anniversary is celebrated this year?
No prize for a correct answer Ė but
there is another composer also worthy
of celebration. Joseph Martin Kraus
was born the same year as Wolfgang Amadeus
and survived him by one year. While
Mozart was active in the musical and
cultural centres of Europe, Joseph Martin,
although born and trained in Germany,
spent a great deal of his adult life
in then underdeveloped and forbidding
Sweden. It is true that during the reign
of King Gustavus III, Stockholm at least
was beginning to develop. The king imported
actors, composers and designers from
Europe and had a new opera house built
(opened 1782). Kraus was sent abroad
to learn from the greats of the period,
thus he met Gluck and Salieri in Vienna
and even visited Esterháza and
saw Haydn. During the late 1780s he
was Court Kapellmeister in Stockholm
and wrote music for both theatre and
concert purposes. In March 1792 Gustavus
III was murdered during that infamous
masked ball, the setting of Verdiís
Un ballo in maschera. He wrote
the touching funeral music for the king
but six months later he too was dead
Now it seems that the
world has started to realize his greatness.
Today quite a lot of his music is available
on disc and not only from Swedish companies.
The funeral music and his string quartets
exist in excellent recordings on Musica
Sveciae. His opera Soliman II
was recorded in the early 1990s by Virgin.
The real break-through came a few years
ago when Naxos - who else? - launched
a complete series of his symphonies.
In toto four discs were issued with
the Swedish Chamber Orchestra under
Petter Sundkvist. All of them were critically
acclaimed and should definitely be heard
by anyone with an interest in 18th
century music. His keyboard music has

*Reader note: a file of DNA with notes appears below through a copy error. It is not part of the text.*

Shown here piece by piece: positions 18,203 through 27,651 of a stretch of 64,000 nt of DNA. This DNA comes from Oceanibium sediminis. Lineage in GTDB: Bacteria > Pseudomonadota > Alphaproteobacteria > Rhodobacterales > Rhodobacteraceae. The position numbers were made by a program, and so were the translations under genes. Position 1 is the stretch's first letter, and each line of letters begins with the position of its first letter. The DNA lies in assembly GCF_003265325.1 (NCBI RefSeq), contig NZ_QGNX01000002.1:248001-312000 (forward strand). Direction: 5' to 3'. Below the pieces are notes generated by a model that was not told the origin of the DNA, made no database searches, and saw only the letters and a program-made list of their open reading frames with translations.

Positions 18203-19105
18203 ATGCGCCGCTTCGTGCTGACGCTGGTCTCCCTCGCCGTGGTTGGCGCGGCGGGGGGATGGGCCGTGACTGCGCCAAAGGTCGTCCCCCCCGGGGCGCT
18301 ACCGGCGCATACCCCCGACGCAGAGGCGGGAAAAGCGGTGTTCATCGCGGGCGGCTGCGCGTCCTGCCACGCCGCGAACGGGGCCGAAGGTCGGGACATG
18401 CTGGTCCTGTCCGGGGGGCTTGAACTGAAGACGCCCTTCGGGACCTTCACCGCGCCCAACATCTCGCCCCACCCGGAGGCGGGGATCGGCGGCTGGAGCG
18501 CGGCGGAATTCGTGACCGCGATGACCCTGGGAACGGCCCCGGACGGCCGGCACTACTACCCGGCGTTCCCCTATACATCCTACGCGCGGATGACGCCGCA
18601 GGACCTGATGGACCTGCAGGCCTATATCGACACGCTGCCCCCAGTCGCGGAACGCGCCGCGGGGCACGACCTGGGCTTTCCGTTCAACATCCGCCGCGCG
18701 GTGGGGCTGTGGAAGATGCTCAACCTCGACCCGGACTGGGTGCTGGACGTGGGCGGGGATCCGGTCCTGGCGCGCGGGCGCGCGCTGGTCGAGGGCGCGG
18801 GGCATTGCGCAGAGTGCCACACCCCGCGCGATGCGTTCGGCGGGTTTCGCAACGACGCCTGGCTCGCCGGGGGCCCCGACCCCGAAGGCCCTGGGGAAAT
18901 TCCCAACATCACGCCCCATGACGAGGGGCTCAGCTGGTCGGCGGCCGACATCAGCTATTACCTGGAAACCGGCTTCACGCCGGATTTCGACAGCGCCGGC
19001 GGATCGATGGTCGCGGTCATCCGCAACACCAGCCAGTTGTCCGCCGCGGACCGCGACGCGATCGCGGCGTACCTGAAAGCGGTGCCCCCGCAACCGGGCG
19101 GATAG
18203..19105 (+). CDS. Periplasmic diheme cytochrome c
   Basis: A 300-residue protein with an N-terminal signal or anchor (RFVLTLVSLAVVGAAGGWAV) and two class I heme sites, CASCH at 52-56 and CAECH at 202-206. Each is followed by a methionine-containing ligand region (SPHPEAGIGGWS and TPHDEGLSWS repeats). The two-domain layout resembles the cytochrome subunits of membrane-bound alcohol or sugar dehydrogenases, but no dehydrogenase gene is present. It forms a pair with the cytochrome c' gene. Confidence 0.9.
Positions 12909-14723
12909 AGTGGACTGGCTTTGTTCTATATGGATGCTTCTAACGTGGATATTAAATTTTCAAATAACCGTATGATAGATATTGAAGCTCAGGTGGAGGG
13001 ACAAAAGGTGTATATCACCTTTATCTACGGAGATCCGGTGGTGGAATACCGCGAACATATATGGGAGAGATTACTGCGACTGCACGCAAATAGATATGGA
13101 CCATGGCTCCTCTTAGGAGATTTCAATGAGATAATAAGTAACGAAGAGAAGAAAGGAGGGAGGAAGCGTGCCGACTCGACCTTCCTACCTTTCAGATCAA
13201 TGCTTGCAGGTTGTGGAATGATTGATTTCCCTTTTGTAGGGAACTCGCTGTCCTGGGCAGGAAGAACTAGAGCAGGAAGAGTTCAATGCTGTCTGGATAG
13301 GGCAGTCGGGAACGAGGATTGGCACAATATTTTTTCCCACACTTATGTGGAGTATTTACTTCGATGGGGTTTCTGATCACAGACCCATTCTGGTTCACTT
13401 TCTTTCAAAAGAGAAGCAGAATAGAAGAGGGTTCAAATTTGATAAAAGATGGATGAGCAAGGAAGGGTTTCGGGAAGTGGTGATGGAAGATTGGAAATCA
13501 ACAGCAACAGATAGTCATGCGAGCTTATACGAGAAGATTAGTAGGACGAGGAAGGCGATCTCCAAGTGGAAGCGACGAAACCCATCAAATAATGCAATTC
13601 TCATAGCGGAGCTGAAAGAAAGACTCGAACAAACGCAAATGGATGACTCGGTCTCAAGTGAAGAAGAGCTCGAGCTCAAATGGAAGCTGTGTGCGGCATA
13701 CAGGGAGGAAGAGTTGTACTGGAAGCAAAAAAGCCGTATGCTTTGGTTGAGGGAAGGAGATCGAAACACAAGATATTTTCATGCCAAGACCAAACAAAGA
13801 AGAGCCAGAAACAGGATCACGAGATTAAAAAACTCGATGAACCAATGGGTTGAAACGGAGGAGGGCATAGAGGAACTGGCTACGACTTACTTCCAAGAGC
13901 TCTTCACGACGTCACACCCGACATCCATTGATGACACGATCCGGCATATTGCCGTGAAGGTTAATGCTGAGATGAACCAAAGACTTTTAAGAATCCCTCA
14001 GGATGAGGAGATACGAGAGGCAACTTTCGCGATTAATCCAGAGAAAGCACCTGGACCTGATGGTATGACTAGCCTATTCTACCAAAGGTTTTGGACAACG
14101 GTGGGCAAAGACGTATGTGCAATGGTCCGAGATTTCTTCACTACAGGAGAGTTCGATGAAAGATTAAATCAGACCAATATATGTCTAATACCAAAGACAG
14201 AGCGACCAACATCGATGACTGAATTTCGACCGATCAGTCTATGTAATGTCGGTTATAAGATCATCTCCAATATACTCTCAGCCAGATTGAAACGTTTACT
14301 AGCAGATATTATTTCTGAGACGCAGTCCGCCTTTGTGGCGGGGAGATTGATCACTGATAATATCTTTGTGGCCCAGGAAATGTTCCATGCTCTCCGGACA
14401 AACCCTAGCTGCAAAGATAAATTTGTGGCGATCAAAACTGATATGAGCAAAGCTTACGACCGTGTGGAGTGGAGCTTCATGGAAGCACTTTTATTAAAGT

also been issued by Naxos and now come
his German songs.
Kraus wrote quite a
number of songs in six different languages:
Danish, Dutch, German, Italian, French
and Swedish. For the German ones he
chose verses showing "the influence
of the poets of the Göttingen
Hainbund and those associated with
or admired by members of the league".
Keith Anderson tells us in his as usual
excellent liner notes that half of the
poems are by Matthias Claudius, whose
verses were also set by Schubert. Many
of the songs are strophic and quite
simple but there are also some through-composed
examples which show his dramatic ability.
In general these are
agreeable efforts, melodic, easy on
the ear and quite often with a personal
twist. Listening through them all in
one sitting never gave a feeling of
monotony since there is enough variety.
Some of them have a folksy character,
e.g. the dialogue Hans und Hanne
(track 20). Das schwarze Lieschen
aus Kastilien (track 16) has a really
catchy tune. An eine Quelle (track
21) is built in long legato phrases
over a quicker accompaniment. A few
of the songs are settings of Krausís
own texts, e.g. Der Abschied
(track 9), the longest of the songs
at seven-plus minutes. About halfway
through, the mood changes, becomes darker